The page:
"It was a lot of fun coaching him," said Brian Borrison, who coached Swafford in football and track. "Two things really stand out about Brennan. First was his competitiveness, which was off the charts. He was so competitive that it led him to work so, so hard to succeed. Second was his perspective on things. He was pretty laid back. He never let the moment grow too big. He never psyched himself out, never got too tense. That allowed him to perform better and better."
Swafford, like his father, Mark, his uncles Brian and Kevin and his brothers Josh, Justin and Shea, hit the wrestling mat at an early age. In fact, the first time his father took him to wrestling practice, Brennan wasn't sure what was going on. He had watched Josh and Justin wrestle, but he just went with the flow. It didn't take long for him to catch on and get hooked on the sport.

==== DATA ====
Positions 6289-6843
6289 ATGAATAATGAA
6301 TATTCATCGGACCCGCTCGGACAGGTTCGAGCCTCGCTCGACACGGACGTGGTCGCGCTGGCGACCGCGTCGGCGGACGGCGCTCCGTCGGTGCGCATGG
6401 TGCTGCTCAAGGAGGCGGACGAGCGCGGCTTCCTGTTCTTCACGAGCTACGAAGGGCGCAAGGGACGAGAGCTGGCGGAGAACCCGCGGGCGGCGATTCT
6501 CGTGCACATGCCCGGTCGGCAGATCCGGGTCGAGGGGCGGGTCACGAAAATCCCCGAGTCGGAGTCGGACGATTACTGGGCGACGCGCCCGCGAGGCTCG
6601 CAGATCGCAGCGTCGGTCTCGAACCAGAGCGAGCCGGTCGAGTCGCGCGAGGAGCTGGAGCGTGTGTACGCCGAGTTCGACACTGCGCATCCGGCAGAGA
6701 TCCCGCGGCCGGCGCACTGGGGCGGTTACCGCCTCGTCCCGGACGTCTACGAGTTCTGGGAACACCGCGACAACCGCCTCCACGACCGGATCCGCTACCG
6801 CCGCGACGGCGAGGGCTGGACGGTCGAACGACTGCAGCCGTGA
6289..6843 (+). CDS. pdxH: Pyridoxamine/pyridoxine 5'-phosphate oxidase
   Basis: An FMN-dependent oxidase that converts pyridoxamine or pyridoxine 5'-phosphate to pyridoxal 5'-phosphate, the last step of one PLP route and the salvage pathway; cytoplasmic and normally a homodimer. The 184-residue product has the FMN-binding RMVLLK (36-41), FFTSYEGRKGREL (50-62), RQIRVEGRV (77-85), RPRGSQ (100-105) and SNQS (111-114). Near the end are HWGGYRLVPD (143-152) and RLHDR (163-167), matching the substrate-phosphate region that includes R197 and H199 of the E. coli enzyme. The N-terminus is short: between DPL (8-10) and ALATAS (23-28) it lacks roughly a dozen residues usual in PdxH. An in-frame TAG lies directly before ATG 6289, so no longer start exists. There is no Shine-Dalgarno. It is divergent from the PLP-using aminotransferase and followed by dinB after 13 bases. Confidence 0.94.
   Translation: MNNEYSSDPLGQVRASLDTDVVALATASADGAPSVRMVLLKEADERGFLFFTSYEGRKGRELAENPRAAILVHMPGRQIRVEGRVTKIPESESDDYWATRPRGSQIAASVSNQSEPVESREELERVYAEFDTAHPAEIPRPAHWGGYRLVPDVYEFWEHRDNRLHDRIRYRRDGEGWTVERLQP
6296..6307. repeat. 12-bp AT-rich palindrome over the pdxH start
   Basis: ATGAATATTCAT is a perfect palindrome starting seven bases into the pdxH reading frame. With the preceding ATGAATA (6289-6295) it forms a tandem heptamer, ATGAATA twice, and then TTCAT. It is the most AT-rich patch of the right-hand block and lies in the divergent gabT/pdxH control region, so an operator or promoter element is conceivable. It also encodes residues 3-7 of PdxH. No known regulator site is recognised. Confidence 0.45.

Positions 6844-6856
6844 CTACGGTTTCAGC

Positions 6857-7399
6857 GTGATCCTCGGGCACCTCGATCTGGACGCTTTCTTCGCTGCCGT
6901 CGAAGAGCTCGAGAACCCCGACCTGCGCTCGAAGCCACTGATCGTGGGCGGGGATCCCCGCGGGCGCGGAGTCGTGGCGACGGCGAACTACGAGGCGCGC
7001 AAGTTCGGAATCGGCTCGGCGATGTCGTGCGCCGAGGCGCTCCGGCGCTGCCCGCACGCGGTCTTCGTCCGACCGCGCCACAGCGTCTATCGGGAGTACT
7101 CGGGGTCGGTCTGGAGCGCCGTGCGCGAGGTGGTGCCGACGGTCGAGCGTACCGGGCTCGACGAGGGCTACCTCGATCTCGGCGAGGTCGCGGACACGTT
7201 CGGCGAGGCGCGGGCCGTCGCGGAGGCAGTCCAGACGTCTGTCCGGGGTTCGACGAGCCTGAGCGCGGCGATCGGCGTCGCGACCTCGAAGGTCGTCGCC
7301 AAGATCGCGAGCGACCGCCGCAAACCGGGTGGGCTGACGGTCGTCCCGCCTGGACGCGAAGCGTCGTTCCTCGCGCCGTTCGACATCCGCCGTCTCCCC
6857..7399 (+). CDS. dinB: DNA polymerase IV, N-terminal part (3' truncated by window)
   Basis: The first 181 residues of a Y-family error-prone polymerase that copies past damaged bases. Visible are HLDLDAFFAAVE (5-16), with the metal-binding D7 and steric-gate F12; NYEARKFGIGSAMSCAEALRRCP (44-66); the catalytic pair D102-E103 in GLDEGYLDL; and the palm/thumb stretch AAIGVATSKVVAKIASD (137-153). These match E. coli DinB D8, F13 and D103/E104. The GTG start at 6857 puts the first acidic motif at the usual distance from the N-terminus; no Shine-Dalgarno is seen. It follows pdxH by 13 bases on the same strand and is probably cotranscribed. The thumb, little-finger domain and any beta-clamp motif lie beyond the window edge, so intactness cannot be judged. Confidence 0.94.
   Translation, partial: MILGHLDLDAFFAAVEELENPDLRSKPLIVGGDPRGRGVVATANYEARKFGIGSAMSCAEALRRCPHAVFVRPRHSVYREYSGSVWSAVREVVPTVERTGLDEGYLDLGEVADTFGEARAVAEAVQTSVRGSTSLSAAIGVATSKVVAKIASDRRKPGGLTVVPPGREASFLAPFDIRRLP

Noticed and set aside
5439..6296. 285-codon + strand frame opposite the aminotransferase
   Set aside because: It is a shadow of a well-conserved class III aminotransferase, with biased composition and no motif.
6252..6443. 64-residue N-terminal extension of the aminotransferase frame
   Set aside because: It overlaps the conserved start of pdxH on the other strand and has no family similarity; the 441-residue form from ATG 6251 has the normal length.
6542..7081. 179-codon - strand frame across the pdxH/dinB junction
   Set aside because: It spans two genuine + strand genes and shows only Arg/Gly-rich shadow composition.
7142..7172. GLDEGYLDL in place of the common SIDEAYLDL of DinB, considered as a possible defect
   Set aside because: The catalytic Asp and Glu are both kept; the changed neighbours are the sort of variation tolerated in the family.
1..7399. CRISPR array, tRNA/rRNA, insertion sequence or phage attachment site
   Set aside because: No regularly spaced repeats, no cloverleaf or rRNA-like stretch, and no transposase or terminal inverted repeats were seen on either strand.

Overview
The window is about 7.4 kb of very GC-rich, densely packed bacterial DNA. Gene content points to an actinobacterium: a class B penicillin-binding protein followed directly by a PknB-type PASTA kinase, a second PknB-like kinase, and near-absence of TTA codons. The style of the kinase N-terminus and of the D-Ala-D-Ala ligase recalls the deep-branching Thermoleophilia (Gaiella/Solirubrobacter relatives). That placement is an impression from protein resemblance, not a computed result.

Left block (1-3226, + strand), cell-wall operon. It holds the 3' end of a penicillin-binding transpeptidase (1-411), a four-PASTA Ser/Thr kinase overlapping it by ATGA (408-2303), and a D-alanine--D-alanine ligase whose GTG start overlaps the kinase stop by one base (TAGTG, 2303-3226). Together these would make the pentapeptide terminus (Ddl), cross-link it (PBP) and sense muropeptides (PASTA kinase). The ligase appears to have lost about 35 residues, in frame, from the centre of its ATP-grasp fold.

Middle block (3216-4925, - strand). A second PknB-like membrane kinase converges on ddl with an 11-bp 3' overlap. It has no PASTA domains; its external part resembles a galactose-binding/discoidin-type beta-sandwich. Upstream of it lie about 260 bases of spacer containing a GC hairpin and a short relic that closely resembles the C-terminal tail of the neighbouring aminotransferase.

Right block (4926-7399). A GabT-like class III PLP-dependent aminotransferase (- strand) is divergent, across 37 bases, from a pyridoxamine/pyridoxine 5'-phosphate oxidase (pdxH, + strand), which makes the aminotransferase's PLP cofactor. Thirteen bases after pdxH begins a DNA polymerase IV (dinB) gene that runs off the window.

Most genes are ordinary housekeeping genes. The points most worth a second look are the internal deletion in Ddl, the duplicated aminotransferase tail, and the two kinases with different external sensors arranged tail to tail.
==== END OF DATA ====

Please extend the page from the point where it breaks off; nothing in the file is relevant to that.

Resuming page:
"I started like when I was four years old. One day my dad was like, 'OK, we're going to wrestling practice.' I didn't even know what it was. I had never even been in the wrestling room before. Then I was just wrestling all of a sudden, like 'boom!' I remember watching wrestling, but I never had wrestled a match. It was like, 'OK, here we go. We're going.' I was like, 'OK.' I was hooked from there," Swafford said. "I caught on earlier because I was winning state titles as a little kid, like Super Pee Wee state. I won a bunch of state titles when I was a little kid. It picks up a little bit in high school. You have to start taking it really serious. Sometimes things just don't go your way in high school. You have to learn."